Kevin Porter Jr: Defense
Our scouting grades represent the composite opinion of at least three different scouts. Each category is graded based on how we view a player’s current ability level relative to NBA players at the same position (guard, wing, forward or big). A grade of 1 indicates replacement level, a grade of 5 indicates NBA average, and a grade of 10 indicates historically elite. Our composite scouting notes help provide context for our grades.
Porter stays active when guarding the ball, however he is still lacking in the technique of how to defend. He needs to improve at getting down into a stance, as he often plays too upright. He puts himself out of position trying to create plays, usually resulting in a forced rotation and an easy bucket. He seems to be a willing defender and that stays locked in and reacts quickly, attempting to deter his man. He also has a solid frame and good quickness to rotate his hips and shoulders to stay in front of guards, but he will need to learn not to gamble. He is not always diligent about getting over screens.
Porter is, like many of his freshman counterparts, a ball watcher. This is somewhat a product of playing a lot of zone, but even when USC switches to a man defense he can get swept up in play-side actions, allowing his man to slide behind him for an easy bucket. He has shown some understanding of playing the next pass and using his anticipation to jump passing lanes, but he can sometimes take himself out of the play trying to create a turnover. He looks more comfortable when USC has played zone. In the zone, his head is on a swivel and you can see him calling out assignments. This supports the conclusion that Porter can be a good defender when things are simplified for him. He can defend well when he only has to worry about his man (on-ball), or when he only has to worry about defending a space (zone). He struggles with traditional off-ball defense as he has to be aware of both his man and help-responsibilities.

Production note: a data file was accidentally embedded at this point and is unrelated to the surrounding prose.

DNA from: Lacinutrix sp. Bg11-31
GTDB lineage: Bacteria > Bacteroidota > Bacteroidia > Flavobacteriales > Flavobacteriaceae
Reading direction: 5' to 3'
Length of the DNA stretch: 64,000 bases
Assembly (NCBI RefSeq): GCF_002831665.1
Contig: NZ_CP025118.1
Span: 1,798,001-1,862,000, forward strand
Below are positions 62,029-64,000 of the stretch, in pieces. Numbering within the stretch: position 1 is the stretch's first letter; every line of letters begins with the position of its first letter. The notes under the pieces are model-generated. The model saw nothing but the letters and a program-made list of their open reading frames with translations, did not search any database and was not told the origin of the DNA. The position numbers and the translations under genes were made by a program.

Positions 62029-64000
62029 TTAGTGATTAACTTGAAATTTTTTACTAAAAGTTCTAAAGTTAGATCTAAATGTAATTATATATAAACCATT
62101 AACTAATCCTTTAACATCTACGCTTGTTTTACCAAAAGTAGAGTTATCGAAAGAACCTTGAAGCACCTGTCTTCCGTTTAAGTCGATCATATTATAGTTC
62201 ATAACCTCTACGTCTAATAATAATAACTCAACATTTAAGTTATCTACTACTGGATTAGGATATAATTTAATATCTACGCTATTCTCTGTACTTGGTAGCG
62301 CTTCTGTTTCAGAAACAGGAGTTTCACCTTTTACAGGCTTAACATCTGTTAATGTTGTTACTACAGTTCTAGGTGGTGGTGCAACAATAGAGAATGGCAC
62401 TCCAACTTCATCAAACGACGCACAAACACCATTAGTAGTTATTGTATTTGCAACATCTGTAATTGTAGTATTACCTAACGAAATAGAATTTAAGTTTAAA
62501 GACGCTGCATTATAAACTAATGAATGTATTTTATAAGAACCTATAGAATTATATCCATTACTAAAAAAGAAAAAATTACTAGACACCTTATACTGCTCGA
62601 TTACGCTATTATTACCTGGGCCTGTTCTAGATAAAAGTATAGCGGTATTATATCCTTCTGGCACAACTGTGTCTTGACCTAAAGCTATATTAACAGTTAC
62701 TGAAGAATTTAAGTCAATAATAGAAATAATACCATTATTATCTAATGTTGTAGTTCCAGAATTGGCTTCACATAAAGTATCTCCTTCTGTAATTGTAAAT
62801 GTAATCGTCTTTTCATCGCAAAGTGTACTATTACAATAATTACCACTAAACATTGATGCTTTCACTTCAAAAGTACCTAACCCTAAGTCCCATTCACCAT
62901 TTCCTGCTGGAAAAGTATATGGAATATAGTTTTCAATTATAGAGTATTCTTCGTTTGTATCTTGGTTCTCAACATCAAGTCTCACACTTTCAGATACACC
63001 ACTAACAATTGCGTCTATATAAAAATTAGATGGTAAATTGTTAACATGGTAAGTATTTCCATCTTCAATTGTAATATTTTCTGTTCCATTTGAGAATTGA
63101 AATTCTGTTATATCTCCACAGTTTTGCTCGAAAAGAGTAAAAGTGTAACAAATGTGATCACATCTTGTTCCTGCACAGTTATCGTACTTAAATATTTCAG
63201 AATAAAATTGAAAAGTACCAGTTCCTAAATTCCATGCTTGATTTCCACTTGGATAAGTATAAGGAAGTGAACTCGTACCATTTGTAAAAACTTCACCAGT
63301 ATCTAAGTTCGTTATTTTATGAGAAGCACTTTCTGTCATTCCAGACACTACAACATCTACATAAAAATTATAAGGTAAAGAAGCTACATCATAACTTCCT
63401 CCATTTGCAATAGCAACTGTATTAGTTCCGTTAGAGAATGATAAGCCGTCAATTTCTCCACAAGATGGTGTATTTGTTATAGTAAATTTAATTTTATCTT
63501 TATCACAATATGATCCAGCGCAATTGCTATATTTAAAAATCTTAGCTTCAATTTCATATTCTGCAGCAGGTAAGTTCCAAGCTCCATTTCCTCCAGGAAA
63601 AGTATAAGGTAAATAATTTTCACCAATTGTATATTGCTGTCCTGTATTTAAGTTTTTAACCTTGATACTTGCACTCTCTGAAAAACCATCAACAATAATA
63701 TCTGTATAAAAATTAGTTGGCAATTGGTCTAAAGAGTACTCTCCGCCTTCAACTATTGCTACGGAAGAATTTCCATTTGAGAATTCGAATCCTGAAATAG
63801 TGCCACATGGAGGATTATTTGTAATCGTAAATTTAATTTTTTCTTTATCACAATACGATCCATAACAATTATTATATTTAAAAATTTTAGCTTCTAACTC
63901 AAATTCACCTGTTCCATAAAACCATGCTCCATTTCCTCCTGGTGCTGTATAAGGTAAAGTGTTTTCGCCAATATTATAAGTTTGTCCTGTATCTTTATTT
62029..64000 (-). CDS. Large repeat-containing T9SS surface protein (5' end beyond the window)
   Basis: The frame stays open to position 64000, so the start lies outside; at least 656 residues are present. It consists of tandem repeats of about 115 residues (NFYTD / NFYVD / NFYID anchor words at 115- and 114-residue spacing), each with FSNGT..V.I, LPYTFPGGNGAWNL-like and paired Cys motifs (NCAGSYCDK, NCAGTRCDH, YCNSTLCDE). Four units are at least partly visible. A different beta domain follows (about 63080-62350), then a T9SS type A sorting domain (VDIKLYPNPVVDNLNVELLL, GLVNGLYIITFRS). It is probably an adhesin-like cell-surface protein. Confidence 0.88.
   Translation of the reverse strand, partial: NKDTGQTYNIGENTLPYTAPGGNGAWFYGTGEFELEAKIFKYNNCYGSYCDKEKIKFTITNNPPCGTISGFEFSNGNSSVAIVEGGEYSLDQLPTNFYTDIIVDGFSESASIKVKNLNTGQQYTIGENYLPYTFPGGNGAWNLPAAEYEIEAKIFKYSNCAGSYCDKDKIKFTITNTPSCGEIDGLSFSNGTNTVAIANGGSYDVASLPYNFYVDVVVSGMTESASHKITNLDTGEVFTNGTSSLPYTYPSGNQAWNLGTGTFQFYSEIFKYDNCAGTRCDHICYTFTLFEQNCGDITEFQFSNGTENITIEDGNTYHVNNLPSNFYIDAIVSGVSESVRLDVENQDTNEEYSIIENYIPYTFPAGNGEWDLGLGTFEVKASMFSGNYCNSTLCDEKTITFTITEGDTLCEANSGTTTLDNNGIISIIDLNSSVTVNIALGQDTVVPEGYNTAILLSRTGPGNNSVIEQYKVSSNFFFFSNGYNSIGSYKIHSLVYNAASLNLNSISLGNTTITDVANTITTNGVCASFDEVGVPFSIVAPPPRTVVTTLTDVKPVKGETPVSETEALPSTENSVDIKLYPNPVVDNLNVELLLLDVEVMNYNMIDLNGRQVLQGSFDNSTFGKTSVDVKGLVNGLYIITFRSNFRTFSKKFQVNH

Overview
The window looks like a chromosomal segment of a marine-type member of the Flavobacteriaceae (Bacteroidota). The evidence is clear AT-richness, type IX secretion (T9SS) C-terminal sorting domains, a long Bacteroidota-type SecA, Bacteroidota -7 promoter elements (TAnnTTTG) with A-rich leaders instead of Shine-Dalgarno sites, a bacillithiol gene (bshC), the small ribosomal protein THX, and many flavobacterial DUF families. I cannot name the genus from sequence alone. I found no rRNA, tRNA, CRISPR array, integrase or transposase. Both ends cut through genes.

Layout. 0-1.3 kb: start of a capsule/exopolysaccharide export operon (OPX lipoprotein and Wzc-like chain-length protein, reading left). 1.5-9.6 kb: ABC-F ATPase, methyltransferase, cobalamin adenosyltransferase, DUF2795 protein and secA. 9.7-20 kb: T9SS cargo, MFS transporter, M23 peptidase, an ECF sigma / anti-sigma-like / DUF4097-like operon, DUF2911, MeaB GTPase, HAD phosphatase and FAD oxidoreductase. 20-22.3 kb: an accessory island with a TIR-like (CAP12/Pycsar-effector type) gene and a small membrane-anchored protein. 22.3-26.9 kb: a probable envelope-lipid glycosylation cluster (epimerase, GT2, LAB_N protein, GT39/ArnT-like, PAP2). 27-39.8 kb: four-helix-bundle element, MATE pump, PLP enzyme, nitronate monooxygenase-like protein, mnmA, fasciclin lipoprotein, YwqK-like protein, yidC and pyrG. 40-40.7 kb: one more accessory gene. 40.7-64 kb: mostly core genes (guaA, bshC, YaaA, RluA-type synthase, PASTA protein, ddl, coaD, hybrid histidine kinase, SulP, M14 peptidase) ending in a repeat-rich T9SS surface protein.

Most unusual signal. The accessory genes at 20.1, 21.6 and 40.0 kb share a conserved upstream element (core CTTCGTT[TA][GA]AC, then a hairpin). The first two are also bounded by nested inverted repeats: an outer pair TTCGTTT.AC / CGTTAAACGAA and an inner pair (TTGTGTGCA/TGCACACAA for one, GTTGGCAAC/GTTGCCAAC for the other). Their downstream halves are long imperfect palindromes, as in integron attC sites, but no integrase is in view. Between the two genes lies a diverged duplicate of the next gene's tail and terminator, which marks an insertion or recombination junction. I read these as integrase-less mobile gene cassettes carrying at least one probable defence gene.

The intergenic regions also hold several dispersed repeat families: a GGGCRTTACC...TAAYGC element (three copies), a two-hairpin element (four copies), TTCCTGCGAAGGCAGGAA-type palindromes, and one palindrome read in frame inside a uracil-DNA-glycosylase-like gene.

Porter is guilty of being an over-helper, which again may be a result of switching between zone and man so frequently. He will often come over to help on plays where he isn’t needed and try to create tie-ups or other defensive events. Instead of generating a high number of turnovers, he tends to more often pick up cheap fouls on reaches. He does seem willing to be a help defender, and he has the quickness to make crisp rotations when he reads the play correctly.
An area which could be a strength for Porter but for now is largely hypothetical. USC tries to defend ball screens through hard hedging and scrambling back (or, “show and recover”), meaning Porter hasn’t switched very often. He has done a decent job being disruptive when defending up a position in the zone, though the principles aren’t quite the same. He has a great frame to be a multi-position defender, but he hasn’t begun to put all of the pieces together yet. He will need careful and consistent coaching to be able to shine in this area.
High impact plays
Though he hasn’t posted huge numbers, Porter has shown some potential as a shot blocker, especially in transition. However, he might be better served scaling back his search for extra possessions in favor of playing solid, fundamental defense. Once he masters that, he will be able to make life uncomfortable for offenses with his long arms in the passing lanes.